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Gold Firmly Below $1,200 As Retail Sales Beat Expectations In July

Kitco News

Retail Sales July

(Kitco News) - Gold prices are still finding a bottom as better-than-expected retail sales pushed the yellow metal further down.

U.S. retail sales rose 0.5% in July following a downwardly revised advance of 0.2% in June, according to the latest data from the U.S. Commerce Department. Economists were expecting to see an increase of 0.2% in last month’s headline number.

In an immediate reaction to retail sales figures, December Comex gold futures edged down to $1,193.00, down 0.64% on the day. Earlier in the session, gold hit a nearly 1.5-year low, touching $1,190.50.

The gold market is looking for a catalyst to turn prices around, but a strong U.S. dollar is keeping a lid on any new gains and is pushing the yellow metal further down.

“A powerful rally in the U.S. dollar index remains the major bearish element punishing the precious metals markets. The USDX hit a 14-month high overnight,” said Kitco’s senior technical analyst Jim Wyckoff. "The Turkish lira has stabilized at mid-week, but other secondary currencies are still wobbly and traders/investors worldwide are still jittery that a secondary currency contagion could develop as the U.S. dollar continues to appreciate against most world currencies." 

The strongest parts of the retail report were higher purchases of autos and clothing items, with sales rising 0.2% and 1.3%, respectively.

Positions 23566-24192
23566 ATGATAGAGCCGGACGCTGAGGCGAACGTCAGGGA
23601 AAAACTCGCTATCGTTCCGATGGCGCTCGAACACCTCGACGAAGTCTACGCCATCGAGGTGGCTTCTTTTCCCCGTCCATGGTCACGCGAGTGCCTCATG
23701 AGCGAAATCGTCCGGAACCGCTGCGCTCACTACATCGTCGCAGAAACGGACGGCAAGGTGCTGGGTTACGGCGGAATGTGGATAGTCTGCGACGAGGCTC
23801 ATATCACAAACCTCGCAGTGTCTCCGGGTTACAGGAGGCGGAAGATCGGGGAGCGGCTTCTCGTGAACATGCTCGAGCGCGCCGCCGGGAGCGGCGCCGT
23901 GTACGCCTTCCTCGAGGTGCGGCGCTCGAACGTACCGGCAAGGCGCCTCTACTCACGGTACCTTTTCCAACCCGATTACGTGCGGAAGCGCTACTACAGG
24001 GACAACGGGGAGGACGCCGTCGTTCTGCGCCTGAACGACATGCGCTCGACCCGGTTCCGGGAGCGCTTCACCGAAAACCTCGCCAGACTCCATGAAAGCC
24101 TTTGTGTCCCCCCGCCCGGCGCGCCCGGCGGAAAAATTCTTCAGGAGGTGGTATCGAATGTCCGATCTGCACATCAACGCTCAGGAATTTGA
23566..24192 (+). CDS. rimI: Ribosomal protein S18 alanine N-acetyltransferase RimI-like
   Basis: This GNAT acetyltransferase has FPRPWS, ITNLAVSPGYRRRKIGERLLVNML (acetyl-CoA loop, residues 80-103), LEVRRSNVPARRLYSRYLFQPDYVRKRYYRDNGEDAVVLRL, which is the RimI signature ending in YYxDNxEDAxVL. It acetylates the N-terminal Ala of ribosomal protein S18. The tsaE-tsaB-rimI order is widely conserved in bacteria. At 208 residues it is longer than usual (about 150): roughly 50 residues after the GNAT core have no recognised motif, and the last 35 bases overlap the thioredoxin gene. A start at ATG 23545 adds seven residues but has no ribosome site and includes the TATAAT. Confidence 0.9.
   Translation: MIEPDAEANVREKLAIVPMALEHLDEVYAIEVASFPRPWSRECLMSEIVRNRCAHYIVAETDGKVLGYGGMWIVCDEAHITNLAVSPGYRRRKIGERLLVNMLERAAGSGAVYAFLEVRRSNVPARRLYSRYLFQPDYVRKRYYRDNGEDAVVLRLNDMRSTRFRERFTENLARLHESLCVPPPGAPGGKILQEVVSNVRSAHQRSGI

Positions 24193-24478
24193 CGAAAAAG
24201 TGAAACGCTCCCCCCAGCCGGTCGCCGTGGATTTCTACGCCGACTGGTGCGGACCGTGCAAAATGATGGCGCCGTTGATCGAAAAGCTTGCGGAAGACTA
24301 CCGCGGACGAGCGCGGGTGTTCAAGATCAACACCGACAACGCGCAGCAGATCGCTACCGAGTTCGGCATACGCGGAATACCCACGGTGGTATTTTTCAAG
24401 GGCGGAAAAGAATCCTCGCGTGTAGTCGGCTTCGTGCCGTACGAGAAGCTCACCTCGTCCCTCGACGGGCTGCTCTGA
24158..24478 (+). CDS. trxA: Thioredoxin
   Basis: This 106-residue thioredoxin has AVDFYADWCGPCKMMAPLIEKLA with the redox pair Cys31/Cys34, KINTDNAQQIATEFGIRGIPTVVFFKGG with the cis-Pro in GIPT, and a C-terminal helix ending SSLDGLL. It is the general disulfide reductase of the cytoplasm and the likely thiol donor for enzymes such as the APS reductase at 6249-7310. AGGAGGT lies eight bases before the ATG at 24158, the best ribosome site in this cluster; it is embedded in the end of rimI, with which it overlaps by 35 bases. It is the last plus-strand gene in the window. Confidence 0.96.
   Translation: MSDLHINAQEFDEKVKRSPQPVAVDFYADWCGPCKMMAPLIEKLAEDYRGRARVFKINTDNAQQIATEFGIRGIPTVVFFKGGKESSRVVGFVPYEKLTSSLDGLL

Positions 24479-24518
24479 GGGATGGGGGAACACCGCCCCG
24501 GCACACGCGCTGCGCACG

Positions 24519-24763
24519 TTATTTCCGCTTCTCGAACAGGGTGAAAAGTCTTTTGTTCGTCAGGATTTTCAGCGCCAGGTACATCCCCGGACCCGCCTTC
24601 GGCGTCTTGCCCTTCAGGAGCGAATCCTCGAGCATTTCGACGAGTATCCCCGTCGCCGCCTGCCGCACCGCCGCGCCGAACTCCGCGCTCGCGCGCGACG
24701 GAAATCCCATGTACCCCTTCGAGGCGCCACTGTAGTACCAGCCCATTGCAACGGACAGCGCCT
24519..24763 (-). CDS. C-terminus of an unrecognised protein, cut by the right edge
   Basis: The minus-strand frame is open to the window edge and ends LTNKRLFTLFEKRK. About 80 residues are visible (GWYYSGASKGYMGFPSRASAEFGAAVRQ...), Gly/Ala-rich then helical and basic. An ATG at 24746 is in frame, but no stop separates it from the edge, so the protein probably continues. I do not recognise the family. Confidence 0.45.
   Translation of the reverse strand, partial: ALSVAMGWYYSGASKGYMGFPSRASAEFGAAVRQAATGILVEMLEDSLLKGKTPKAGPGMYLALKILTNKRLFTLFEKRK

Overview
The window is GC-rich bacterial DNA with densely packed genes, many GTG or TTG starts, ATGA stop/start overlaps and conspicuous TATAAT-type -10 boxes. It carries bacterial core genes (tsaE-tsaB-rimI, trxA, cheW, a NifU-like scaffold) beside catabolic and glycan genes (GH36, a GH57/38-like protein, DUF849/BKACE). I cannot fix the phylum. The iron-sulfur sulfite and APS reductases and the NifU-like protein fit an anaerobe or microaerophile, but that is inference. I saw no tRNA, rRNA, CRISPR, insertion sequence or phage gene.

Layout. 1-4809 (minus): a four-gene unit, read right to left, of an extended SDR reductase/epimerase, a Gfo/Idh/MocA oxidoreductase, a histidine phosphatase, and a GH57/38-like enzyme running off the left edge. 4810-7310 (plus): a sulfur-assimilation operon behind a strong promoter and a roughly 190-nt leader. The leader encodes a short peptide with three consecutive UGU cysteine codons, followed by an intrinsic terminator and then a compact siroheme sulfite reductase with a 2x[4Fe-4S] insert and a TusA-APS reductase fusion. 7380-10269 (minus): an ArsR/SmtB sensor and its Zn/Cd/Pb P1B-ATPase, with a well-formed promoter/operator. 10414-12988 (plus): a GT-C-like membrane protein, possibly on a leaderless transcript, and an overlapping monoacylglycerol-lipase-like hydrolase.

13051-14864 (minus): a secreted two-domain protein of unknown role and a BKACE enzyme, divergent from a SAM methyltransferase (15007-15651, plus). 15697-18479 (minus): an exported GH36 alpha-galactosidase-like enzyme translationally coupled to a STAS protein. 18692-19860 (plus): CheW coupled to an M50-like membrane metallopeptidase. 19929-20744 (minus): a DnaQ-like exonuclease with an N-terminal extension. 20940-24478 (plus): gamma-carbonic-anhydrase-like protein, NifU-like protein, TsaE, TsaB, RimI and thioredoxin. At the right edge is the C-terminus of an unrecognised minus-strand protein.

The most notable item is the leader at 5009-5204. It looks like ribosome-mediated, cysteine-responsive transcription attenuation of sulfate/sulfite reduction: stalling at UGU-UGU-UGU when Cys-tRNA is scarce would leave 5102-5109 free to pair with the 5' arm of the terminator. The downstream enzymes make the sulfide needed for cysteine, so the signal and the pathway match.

At the same time, retail sales, excluding autos and gasoline, increased 0.6% last month, beating the expected rise of 0.4%. Even the report’s control group, which strips out autos, gas, building materials, and food services, was up 0.5%.

But, the effect of July’s better-than-expected data was limited by June’s downward revision, according to CIBC Capital Markets chief economist Avery Shenfeld.

“What didn't go up last month went up this month, as US retail sales beat expectations for July's gain but June's increases were cut by more than half in revised data,” Shenfeld wrote in a note on Wednesday. “The size of the revisions are a reminder that these ‘advance’ data for July could be also off the mark. For now, the revisions and July data roughly offset, leaving the two month change close to consensus expectations.”

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